Create directories where VM configurations are to be stored and edited. It also makes sense to keep the “manual” directory under Git control:

# /etc/default/xendomains specifies /etc/xen/auto for automatically started guests. 
# We place symlinks from manual into auto.
mkdir /etc/xen/auto
# here we place configs for manually started guests
mkdir /etc/xen/manual
# set up Git
apt-get install git
cd /etc/xen/manual
git init

Reboot the machine.

After coming up, “xm list” should show “Domain-0” machine with 255MB memory, and “df -h” should show 89M available for /run, and root filesystem on /dev/mapper/VG0-LV0 (around 8GB in size).

2. Install PV Ubuntu guest

Further on, “vlab1” is the guest machine name.

lvcreate -L 40G -n vlab1 VG0
mkdir -p /var/lib/xen/images/ubuntu-netboot
cd /var/lib/xen/images/ubuntu-netboot

# this VM config is only used to launch Ubuntu installer
cat >/etc/xen/manual/vlab1-install.cfg <<'EOT'
name = "vlab1"
memory = 2048
vcpus = 2
disk = ['phy:/dev/VG0/vlab1,xvda,w']
vif = [' ']
kernel = "/var/lib/xen/images/ubuntu-netboot/vmlinuz"
ramdisk = "/var/lib/xen/images/ubuntu-netboot/initrd.gz"
extra = "debian-installer/exit/always_halt=true -- console=hvc0"

# run the installer
xm create /etc/xen/manual/vlab1-install.cfg -c
# in Ubuntu partition manager, choose "Guided - use entire disk and set up LVM"
# When the installer finishes and reboots into the installer prompt again, do:
xm destroy vlab1
# Prepare the persistent config with automatic launching. 
# Make sure the bootloader points to an existing file.
cat >/etc/xen/manual/vlab1.cfg <<'EOT'
name = "vlab1"
memory = 2048
vcpus = 2
bootloader = "/usr/lib/xen-4.1/bin/pygrub"
disk = ['phy:/dev/VG0/vlab1,xvda,w']
vif = [' ']
ln -s /etc/xen/manual/vlab1.cfg /etc/xen/auto/
xm create /etc/xen/manual/vlab1.cfg -c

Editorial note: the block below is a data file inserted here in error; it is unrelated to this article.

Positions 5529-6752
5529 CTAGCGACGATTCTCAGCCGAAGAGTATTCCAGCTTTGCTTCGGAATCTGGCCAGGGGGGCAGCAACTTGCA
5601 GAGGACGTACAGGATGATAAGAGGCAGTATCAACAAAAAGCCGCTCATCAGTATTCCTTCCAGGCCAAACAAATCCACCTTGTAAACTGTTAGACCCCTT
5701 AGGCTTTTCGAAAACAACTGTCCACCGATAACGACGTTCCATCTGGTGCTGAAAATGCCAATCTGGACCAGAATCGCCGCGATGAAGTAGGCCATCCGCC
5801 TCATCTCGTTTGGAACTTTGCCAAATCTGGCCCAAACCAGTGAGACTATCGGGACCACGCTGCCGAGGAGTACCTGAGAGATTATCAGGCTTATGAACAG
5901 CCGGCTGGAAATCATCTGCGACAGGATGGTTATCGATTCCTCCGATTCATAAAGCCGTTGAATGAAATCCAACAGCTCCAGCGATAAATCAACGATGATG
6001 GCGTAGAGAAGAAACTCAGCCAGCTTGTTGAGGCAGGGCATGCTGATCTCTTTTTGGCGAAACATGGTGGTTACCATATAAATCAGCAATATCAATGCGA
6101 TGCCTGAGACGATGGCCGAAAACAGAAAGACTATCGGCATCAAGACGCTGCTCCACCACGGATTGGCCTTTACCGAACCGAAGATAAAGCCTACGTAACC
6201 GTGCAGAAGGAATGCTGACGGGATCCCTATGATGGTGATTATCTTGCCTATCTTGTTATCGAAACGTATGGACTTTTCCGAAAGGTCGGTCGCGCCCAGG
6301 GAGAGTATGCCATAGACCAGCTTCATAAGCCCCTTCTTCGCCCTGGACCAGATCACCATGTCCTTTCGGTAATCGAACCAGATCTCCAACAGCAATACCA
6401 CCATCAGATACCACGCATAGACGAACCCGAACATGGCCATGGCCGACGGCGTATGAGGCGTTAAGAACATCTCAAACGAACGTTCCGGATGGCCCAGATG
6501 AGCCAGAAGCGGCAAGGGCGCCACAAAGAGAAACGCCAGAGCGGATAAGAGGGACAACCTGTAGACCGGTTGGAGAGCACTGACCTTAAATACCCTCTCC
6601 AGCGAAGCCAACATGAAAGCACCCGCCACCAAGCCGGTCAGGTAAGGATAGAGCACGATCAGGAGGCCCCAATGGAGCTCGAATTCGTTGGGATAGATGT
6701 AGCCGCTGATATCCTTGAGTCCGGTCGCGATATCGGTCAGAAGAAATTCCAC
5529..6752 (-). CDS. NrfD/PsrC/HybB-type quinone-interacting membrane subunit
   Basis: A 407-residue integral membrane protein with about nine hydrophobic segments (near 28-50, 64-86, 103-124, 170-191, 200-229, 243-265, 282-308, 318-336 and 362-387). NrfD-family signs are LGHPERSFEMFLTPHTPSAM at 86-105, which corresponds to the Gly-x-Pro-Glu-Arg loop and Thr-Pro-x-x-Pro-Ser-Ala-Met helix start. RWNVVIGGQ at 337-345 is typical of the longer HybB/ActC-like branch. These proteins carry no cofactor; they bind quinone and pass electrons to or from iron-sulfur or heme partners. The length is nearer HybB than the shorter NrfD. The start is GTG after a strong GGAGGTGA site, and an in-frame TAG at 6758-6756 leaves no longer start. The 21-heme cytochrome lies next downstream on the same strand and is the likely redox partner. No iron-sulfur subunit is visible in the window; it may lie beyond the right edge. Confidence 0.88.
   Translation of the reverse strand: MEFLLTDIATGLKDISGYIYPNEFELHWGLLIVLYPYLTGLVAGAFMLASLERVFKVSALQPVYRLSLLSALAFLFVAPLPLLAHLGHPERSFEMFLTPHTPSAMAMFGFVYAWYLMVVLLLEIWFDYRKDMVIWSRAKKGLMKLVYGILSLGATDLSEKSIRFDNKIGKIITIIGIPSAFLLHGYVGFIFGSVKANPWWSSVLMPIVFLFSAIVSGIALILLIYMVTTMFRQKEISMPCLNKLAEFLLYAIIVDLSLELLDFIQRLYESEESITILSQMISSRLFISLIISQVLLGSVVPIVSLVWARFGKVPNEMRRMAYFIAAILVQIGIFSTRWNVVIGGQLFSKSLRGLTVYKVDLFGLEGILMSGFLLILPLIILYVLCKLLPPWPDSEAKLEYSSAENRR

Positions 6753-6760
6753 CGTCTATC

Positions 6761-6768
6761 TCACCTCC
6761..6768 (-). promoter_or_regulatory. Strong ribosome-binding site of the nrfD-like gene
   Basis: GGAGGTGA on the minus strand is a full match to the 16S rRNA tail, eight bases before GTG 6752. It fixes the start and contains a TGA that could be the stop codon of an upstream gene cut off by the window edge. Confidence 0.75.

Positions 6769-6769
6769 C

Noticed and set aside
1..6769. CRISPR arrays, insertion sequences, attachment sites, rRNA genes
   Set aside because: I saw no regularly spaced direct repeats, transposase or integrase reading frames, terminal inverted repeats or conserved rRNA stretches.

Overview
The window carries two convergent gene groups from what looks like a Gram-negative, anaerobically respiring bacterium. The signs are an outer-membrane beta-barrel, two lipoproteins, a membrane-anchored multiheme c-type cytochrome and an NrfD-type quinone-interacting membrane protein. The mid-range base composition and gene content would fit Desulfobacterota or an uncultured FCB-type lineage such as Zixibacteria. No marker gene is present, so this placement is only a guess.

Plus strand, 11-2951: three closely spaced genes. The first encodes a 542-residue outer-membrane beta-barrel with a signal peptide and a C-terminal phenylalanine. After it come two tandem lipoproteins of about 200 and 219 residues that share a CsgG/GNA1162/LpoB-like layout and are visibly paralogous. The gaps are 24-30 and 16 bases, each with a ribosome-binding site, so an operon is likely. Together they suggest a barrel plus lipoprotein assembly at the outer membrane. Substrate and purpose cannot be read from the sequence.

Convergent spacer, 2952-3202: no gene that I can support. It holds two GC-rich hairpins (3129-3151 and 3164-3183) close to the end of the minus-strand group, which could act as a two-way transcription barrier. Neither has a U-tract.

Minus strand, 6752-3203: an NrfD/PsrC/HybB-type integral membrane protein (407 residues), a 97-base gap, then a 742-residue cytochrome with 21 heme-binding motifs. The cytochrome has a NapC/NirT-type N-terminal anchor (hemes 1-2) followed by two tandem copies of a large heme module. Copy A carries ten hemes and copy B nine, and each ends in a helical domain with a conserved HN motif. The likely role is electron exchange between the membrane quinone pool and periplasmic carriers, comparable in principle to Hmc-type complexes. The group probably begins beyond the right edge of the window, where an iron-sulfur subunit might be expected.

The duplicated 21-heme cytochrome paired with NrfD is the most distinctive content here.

3. Install HVM Ubuntu guest

In this section, “vlab3” is the VM name. If you don’t have X11 forwarding, you can launch the VNC viewer from your desktop (the VNC binding IP address¬† needs to be updated in /etc/xen/xend-config.sxp).

apt-get install vncviewer
lvcreate -L 40G -n vlab3 VG0
cd /var/lib/xen/images/ubuntu-netboot

# Ubuntu 12.04 already recognizes itself as a XEN HVM guest, and it contains PVHVM drivers. 
# So, the task is quite easy.

# Installer config:
cat >/etc/xen/manual/vlab3-install.cfg <<'EOT'
name = "vlab3"
memory = 2048
vcpus = 2
kernel ='/usr/lib/xen-4.1/boot/hvmloader'
device_model = '/usr/lib/xen-4.1/bin/qemu-dm'
disk = ['phy:/dev/VG0/vlab3,xvda,w', 'file:/var/lib/xen/images/ubuntu-netboot/mini.iso,xvdc:cdrom,r']
vif = ['bridge=xenbr0, mac=00:16:3f:03:05:14']

xm create /etc/xen/manual/vlab3-install.cfg
xm vncviewer vlab3&
# follow the standard installation process. The mini.iso will install base Ubuntu (even without ssh daemon).
# after it finishes, run "sudo apt-get install openssh-server" in the guest.

# set up production config with automatic start
cat >/etc/xen/manual/vlab3.cfg <<'EOT'
name = "vlab3"
memory = 2048
vcpus = 2
kernel ='/usr/lib/xen-4.1/boot/hvmloader'
device_model = '/usr/lib/xen-4.1/bin/qemu-dm'
disk = ['phy:/dev/VG0/vlab3,xvda,w']
vif = ['bridge=xenbr0, mac=00:16:3f:03:05:14']

ln -s /etc/xen/manual/vlab3.cfg /etc/xen/auto/
xm shutdown vlab3
xm create /etc/xen/manual/vlab3.cfg

At this point, you have a virtual machine with USB pass-through. With the following commands, the USB card reader is added to the VM:

xm usb-add vlab3 host:048d:1336